Congenital endothelial dystrophy (CHED) manifests either in infancy or in young childhood with a cloudy cornea, light sensitivity, tearing, and sometimes nystagmus. Two types of CHED are recognized CHED 1 (autosomal dominant) and CHED 2 (autosomal recessive). CHED 1 is a rare subtype, characterized by swelling (edema) of the cornea, pain, and corneas that are clear at birth, but become cloudy during early infancy. Patients with CHED1 usually require a penetrating keratoplasty, it carries a good visual prognosis, even when done late in life.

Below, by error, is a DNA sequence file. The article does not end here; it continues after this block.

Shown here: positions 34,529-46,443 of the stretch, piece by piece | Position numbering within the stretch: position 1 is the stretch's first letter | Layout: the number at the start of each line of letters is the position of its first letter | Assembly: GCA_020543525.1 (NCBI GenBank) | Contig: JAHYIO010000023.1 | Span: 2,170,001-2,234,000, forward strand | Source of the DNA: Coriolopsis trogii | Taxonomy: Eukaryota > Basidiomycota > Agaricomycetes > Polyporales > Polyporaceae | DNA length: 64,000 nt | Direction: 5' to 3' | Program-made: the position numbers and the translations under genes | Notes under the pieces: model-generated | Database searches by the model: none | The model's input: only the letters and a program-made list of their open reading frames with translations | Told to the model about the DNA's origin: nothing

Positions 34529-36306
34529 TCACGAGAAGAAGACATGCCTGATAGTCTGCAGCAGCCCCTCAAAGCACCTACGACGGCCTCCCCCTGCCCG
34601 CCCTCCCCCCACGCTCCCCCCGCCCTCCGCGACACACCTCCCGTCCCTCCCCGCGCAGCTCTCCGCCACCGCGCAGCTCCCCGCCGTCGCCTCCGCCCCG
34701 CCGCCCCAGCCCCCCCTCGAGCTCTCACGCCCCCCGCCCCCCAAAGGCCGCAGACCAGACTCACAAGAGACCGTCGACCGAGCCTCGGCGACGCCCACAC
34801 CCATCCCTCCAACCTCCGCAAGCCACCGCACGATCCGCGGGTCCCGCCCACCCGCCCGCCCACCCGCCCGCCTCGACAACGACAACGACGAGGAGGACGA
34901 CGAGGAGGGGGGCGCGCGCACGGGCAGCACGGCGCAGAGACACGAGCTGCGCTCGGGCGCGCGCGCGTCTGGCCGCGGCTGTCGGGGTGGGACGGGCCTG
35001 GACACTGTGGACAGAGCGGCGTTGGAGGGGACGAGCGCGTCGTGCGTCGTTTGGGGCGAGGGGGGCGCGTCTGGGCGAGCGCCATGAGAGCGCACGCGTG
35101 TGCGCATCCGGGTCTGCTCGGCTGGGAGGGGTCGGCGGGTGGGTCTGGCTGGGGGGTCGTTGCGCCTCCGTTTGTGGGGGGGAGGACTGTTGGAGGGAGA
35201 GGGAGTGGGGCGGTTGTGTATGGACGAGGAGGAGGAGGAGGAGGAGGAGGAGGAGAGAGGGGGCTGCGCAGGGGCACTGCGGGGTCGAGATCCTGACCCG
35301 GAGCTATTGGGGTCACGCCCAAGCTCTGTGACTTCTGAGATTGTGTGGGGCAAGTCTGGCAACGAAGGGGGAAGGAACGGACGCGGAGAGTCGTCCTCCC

Mahmood and Teichmann (2000) described three family members with corneal amyloidosis indistinguishable from PGDD associated with congenital endothelial dystrophy, a 5-year-old girl, her 21-year-old maternal aunt, and a 16-year-old paternal uncle. The siblings of the first patient and her parents' siblings were affected with CHED. She had poor visual acuity since birth; there were right esotropia, bilateral corneal edema with bullae and a few central subepithelial grayish-white elevations. The maternal aunt had also poor visual acuity since birth; there was bilateral diffuse corneal edema with multiple nodular grayish-white elevations. She had a successful PKP for her left eye. The uncle also underwent PKP for CHED in the left eye at the age of 16. Three years later, he had it in the right eye. His history showed poor visual in both eyes since birth, also he had multiple nodular grayish-white elevations in his left eye with corneal edema. Family history revealed that three sisters of the first patient and a maternal and a paternal uncles and nieces of the second patient and a brother and nieces of the third patient and a sister, all had CHED.